Coronavirus: The jaw-dropping impact New Zealand's COVID-19 lockdown had on carbon dioxide emissions

New Zealand's coronavirus lockdown triggered a massive 41 percent drop in carbon dioxide  (CO2) levels, new research has found - a reduction only bettered by one country in the world.

The study - published in scientific journal Nature Climate Change on Thursday (NZ time) - was investigating temporary falls in CO2 emissions during COVID-19 lockdowns throughout the world.

It compared the CO2 levels of 69 countries, 50 US states and 30 Chinese provinces, finding that New Zealand had experienced the most significant drop of all, barring the tiny European nation of Luxembourg.

These countries and regions account for 85 percent of the world's population and 97 percent of total CO2 emissions, researchers said.

The study found that at its most extreme, New Zealand's CO2 emissions were 41.1 percent lower during lockdown than at the same point last year, while Luxembourg's fell by 44.6 percent.

Colombia (36.5 percent), Lithuania (35.3 percent), Nigeria (34.2 percent) and France (34 percent) also saw emission drops well above the world average of 26 percent.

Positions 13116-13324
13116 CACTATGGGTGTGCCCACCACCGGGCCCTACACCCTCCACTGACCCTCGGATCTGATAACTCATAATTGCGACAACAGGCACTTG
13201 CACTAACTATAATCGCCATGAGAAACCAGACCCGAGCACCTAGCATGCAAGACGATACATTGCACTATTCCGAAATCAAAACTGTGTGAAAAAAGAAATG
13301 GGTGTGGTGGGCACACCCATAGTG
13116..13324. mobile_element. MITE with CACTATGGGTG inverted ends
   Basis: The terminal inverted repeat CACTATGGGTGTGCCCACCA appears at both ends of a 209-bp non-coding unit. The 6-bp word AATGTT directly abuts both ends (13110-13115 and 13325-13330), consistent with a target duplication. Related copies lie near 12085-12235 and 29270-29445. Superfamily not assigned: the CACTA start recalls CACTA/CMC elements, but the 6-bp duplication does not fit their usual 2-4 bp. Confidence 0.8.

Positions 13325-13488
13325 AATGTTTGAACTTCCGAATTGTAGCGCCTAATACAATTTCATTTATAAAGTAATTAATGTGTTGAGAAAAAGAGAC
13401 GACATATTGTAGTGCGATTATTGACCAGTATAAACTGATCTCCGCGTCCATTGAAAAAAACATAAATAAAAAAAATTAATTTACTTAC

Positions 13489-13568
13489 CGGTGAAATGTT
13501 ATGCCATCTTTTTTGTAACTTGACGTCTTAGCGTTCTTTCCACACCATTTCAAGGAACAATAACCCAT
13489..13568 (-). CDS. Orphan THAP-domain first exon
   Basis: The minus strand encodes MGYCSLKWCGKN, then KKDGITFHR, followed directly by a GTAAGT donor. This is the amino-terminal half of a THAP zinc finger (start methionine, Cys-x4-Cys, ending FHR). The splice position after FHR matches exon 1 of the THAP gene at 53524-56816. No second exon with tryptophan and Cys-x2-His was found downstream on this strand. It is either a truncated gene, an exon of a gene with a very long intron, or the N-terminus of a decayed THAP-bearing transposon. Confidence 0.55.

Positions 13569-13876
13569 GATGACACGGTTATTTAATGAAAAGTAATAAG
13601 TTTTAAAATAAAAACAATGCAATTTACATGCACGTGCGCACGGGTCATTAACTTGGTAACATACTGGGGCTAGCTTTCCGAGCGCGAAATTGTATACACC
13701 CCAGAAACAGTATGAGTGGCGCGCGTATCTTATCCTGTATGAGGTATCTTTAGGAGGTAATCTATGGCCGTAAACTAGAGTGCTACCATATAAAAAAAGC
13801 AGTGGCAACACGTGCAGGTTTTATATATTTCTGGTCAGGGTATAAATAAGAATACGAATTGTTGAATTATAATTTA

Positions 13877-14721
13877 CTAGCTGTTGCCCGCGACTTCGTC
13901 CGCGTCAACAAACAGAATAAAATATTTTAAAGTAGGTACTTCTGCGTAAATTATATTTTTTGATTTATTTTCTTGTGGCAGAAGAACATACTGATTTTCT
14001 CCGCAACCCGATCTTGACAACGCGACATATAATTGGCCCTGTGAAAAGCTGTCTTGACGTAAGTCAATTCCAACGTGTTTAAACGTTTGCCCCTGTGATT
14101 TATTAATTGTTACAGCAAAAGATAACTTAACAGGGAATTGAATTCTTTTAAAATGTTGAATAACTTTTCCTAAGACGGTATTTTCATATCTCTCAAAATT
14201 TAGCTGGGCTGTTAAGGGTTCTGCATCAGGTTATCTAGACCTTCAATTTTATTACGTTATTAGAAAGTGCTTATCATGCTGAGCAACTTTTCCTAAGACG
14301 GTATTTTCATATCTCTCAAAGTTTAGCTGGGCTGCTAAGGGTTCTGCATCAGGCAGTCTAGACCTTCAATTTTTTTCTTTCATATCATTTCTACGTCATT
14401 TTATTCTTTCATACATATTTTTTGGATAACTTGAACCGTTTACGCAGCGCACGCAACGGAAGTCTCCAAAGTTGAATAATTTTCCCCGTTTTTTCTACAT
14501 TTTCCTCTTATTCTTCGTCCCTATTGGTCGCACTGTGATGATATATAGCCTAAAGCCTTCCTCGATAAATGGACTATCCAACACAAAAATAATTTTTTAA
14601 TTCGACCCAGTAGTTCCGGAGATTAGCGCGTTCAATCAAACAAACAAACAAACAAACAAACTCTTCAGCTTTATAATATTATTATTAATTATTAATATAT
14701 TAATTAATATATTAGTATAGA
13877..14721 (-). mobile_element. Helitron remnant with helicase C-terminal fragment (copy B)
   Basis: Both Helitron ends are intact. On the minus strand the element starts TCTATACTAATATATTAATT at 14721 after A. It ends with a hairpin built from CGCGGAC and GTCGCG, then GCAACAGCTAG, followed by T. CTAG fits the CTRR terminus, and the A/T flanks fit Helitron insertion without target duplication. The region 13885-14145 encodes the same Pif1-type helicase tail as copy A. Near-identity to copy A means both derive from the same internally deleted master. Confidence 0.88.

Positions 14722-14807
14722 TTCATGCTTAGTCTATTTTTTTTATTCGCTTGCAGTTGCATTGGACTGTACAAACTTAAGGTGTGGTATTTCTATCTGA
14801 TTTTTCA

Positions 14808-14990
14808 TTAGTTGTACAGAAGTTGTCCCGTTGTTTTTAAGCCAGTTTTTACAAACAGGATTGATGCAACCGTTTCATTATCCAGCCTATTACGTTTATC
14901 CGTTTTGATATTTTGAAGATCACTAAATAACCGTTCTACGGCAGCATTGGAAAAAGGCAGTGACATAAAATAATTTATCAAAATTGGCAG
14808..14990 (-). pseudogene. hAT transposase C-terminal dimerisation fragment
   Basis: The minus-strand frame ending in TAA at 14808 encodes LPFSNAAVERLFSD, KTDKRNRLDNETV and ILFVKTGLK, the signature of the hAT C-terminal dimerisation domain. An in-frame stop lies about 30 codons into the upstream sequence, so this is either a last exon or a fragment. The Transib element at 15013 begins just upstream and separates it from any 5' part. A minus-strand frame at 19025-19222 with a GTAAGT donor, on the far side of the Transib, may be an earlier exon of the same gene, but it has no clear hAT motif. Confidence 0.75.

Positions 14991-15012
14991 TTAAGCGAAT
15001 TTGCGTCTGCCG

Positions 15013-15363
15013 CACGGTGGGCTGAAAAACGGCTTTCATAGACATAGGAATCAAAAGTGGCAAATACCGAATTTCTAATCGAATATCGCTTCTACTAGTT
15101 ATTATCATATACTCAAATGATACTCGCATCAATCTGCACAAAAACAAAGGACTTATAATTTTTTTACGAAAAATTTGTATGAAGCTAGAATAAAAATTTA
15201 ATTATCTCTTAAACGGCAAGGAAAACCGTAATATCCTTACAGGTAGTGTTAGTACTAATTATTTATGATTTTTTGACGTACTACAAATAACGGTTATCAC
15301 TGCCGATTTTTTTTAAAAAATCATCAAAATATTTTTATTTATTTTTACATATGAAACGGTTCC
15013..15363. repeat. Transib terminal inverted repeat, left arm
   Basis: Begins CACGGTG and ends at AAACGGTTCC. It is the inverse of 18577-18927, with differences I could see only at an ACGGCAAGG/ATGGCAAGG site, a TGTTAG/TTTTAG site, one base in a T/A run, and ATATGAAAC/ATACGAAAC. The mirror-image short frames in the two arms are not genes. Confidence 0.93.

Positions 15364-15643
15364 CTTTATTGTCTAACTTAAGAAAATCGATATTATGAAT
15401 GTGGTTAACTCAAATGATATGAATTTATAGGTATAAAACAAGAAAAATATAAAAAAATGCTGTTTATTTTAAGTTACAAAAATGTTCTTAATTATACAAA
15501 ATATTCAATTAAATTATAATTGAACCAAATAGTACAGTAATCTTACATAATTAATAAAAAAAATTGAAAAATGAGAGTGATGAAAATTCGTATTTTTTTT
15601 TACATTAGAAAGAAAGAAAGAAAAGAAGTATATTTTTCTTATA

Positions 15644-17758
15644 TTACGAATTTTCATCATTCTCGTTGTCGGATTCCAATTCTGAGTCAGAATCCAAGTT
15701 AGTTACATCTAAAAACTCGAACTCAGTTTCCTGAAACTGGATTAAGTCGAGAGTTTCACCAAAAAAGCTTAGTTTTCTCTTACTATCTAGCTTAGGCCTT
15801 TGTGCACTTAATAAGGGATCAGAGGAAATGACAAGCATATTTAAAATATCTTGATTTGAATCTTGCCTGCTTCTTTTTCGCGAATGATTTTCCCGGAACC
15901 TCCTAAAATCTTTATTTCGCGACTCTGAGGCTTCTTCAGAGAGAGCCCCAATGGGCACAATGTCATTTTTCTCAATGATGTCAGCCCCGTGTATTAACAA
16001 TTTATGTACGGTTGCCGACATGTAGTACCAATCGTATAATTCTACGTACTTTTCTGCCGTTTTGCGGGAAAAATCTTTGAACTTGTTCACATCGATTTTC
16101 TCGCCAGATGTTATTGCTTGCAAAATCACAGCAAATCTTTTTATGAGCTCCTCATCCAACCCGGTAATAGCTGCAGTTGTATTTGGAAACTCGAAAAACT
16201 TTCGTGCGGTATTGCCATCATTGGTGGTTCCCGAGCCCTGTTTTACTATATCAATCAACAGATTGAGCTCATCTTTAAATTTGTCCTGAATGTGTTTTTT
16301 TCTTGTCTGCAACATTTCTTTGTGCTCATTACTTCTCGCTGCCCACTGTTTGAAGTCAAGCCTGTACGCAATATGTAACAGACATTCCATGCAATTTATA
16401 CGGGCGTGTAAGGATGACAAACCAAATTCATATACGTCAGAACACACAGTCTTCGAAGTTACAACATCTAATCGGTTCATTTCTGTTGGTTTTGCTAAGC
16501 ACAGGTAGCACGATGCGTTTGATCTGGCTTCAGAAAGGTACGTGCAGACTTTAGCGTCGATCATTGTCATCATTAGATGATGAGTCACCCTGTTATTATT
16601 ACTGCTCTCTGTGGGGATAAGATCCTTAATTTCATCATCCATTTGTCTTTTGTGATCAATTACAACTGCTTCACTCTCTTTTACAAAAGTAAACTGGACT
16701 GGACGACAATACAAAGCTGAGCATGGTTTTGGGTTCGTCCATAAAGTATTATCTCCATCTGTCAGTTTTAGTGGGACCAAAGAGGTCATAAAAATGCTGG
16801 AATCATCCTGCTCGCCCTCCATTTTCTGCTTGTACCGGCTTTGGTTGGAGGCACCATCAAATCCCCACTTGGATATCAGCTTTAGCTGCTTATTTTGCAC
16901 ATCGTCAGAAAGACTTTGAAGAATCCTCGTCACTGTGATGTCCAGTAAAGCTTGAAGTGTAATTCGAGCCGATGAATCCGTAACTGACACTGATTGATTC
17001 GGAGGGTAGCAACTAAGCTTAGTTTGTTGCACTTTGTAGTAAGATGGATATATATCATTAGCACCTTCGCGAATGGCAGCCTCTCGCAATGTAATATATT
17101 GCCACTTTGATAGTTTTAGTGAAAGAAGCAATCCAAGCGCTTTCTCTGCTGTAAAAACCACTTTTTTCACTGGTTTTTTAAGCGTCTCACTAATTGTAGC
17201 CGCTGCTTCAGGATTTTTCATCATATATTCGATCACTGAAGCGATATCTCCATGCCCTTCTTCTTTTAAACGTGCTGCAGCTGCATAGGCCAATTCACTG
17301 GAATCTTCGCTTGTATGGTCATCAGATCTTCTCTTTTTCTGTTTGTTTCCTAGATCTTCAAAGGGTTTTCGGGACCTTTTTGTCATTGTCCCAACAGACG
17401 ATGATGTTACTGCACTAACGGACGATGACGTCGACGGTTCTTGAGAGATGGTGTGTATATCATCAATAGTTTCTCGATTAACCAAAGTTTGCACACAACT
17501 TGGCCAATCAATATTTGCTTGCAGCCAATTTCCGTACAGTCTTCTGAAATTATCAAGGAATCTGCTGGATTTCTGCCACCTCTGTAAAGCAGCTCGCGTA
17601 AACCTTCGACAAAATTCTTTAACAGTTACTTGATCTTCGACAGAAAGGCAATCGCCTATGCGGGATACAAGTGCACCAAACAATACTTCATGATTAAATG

Turkmenistan (4.5 percent), Kazakhstan (10.3 percent), Ukraine (12.4 percent) and Estonia (12.5 percent) recorded some of the world's smallest changes in CO2 levels, the research found.

The statistics for New Zealand confirms NIWA research released earlier this week, which found that air pollution was down by 75 percent in Auckland, Wellington, and Christchurch across the lockdown period.

Speaking to Newshub, air quality scientist Ian Longley said the results were "unprecedented" and would make a major difference for public health.

"What the lockdown experience has shown is as soon as we stopped driving around - which was pretty much instantly at the beginning of level 4 - the air quality responded instantly," he said.

"Basically we're looking at gases which come largely from road traffic and other sources like industry and shipping as well - that's been down by about two-thirds to three-quarters pretty much everywhere it's being measured."

Longley says the research shows that major changes can be made with collective effort.